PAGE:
At the time, in 2011, in Colombia the law was that you could get all the information about your birth family at the age of 18. My family and a couple others were planning to go to Colombia for a trip anyway and for my 18th birthday, I talked to my parents about finding my birth family. This had been an ongoing conversation since I was a young. Although I knew they were open, it was still a relief they said yes, as this can be a huge barrier for some adoptees. I’ve been lucky my parents have always been very supportive.

So, we hired a private investigator and he found them in three weeks. We were floored! In conversation before, the investigator tried to prepare me for the worst case scenarios – that they may not want to meet me or that my birth mother could be dead. At 18, I knew I wanted to meet my birth family, but I didn’t necessarily emotionally or mentally prepare myself for it. Looking back on our first meeting, it was the most dramatic, awkward and beautiful experience I’ve ever had. The investigator brought the family members out one by one, ending with my birth mom. It was emotional, interesting and surreal. It was a lot to process.

The meeting gave me a sense of closure because I spent so many years thinking about her, wondering if I have any siblings, are they okay, what was my story, what was my medical history? After all the questions, to see and hear the answers from the source was surreal. I’m very lucky to have had a positive experience and outcome. I still speak with them often and see them when I go back.

Did you feel a special connection – a blood connection – right away or were these just strangers that look like you at first?

Strangers that looked like me at first (laughs) but since then, I’ve really bonded with them, especially my birth brothers and sisters. Again, transracial adoptees have a wide range of experiences. I know that in the 60s and 70s, a lot of Colombian adoptees were kidnapped from their birth parents and sold for adoption. Through reuniting with their birth families, some found out about the truth about their adoption which can be quite emotional. I know many adoptees who really want to connect with their birth family and restore a lost connection to their identity. Folks search (or don’t search) for so many different reasons.

A need to restore a lost connection wasn’t my reason for searching. However, identity plays a huge role in many adoptees’ lives and it continues to evolve, especially for Black and brown transracial adoptees that grow up in white families. My relationship with my birth family has evolved and I’m lucky to have two families, on two continents, with two distinct stories. These things have made me a better person, with a bigger world view that continues to shape who I am today.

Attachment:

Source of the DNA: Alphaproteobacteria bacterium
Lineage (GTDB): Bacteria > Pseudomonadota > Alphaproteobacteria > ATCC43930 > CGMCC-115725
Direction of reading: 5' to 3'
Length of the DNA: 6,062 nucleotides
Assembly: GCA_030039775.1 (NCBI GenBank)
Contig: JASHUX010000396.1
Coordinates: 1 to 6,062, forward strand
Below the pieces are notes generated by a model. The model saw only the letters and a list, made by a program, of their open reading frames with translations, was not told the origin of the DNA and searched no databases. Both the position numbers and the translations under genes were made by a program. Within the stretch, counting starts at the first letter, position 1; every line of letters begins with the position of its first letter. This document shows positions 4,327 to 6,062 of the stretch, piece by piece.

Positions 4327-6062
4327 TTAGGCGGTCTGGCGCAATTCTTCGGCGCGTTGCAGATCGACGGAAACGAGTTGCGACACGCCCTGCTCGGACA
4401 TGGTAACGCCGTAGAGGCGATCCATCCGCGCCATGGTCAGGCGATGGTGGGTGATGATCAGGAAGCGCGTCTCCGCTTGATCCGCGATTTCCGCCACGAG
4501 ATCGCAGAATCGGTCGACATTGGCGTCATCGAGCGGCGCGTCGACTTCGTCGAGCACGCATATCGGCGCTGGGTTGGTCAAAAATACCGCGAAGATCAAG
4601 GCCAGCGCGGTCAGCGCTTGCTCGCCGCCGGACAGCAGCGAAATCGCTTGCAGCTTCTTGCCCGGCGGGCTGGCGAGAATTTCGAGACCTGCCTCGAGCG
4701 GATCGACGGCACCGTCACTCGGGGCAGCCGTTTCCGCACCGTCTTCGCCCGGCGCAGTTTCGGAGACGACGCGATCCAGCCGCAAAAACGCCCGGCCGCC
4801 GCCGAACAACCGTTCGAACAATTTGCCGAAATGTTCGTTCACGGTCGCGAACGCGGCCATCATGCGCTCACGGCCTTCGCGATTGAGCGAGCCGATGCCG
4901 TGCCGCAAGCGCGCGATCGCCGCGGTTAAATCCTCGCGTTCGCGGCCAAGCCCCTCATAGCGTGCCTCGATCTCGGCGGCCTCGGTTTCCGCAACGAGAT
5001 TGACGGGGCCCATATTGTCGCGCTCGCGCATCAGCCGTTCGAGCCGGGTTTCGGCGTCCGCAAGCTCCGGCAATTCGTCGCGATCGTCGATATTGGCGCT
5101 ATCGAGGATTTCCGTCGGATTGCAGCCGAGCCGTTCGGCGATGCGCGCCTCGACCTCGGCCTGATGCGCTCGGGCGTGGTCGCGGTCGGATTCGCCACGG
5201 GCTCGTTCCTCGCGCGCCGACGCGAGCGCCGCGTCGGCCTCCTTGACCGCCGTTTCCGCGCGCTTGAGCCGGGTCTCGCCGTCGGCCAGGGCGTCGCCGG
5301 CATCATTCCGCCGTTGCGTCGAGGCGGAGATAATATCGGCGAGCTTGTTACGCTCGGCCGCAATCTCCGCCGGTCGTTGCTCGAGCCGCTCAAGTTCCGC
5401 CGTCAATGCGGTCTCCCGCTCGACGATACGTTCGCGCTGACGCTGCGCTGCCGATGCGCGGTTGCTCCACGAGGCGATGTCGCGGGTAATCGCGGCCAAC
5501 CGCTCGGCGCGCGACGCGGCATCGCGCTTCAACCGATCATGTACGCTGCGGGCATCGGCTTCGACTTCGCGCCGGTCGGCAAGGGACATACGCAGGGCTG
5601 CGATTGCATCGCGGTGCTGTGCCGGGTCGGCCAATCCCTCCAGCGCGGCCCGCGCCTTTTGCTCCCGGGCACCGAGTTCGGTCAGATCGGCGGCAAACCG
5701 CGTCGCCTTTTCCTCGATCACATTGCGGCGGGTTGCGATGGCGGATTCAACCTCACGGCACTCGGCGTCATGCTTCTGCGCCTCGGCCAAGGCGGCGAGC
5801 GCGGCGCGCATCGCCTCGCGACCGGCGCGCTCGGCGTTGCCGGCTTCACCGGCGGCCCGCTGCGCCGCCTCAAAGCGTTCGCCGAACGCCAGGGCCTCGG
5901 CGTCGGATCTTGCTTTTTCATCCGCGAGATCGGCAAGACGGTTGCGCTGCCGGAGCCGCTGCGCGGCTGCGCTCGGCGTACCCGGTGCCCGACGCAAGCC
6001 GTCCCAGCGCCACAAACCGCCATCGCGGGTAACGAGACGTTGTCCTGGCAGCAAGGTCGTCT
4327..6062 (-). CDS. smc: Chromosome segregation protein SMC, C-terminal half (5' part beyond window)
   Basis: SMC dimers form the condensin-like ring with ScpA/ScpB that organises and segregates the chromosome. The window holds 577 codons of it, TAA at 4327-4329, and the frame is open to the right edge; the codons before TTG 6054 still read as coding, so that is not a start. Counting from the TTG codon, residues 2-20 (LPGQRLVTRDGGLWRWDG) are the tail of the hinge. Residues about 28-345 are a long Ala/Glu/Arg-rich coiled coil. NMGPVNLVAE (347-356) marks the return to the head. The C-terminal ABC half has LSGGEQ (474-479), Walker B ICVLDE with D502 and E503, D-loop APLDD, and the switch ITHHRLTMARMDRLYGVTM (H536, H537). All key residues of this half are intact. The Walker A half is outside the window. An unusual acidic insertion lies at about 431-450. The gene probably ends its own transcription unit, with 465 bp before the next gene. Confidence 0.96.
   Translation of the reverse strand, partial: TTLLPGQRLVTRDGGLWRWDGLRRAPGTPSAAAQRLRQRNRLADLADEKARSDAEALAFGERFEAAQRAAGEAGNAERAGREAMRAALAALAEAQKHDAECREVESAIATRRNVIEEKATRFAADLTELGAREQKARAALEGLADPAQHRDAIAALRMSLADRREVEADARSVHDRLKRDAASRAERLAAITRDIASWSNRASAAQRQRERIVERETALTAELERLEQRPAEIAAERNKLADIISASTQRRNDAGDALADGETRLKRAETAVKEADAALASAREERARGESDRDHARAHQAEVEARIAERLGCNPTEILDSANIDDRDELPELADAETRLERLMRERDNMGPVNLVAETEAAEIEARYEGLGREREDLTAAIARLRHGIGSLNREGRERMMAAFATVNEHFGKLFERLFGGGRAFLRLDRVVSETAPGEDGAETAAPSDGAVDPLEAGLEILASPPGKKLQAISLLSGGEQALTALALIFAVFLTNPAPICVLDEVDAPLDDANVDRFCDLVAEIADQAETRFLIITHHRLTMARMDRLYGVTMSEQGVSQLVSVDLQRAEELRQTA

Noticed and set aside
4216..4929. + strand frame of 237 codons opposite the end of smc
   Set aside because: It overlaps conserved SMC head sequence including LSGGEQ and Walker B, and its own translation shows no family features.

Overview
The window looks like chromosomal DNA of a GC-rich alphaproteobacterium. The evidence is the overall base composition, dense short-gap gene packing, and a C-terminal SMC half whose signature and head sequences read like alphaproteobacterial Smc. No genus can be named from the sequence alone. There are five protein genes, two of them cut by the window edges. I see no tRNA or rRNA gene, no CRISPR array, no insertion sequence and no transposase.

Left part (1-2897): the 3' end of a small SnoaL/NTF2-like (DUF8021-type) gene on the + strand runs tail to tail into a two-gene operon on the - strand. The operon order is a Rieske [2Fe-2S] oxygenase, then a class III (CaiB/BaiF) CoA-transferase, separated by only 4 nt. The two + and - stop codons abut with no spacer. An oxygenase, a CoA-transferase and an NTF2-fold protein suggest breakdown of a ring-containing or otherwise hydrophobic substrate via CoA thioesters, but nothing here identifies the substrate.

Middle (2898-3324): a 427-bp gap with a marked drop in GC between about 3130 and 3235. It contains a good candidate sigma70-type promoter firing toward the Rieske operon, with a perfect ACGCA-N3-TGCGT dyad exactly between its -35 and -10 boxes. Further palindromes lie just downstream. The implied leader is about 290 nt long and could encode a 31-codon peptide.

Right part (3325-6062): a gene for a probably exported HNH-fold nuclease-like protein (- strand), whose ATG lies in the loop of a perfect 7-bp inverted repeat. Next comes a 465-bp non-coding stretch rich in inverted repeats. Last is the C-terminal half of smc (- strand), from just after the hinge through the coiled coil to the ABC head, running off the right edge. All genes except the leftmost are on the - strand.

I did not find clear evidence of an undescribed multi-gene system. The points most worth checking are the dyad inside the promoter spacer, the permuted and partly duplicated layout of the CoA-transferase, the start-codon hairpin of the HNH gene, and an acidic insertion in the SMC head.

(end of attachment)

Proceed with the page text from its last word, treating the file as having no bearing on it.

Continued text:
Did they explain to you why they chose adoption?

I was placed for adoption because my birth mother was struggling to take care of my birth brother. She didn’t have a stable job or income and she didn’t want to “make me suffer like they were suffering” (her exact words). She decided the best option was to place me for adoption. This made me feel some closure. I can’t imagine how hard that decision was for her and how terrible her situation must have been to make that choice. 

Where are you able to find a sense of community in Minnesota now?

I’ve been lucky to find pockets of it everywhere. I found community through the school where I work – through the teachers, the students and their families. I also feel connected through learning about different neighborhoods and trying different family-owned restaurants. Last year I did work to support the uprising and got to know many community members who were on the front lines, which also brought me a sense of community.

Also, I’ve lived in Minneapolis for the past 10 years and have made lots of connections throughout the city. I went to Augsburg college, which is really diverse and has introduced me to people from different walks of life. It would be really hard for me to leave Minneapolis because it has so much potential and it’s a really beautiful place.  

What are your favorite things about this region?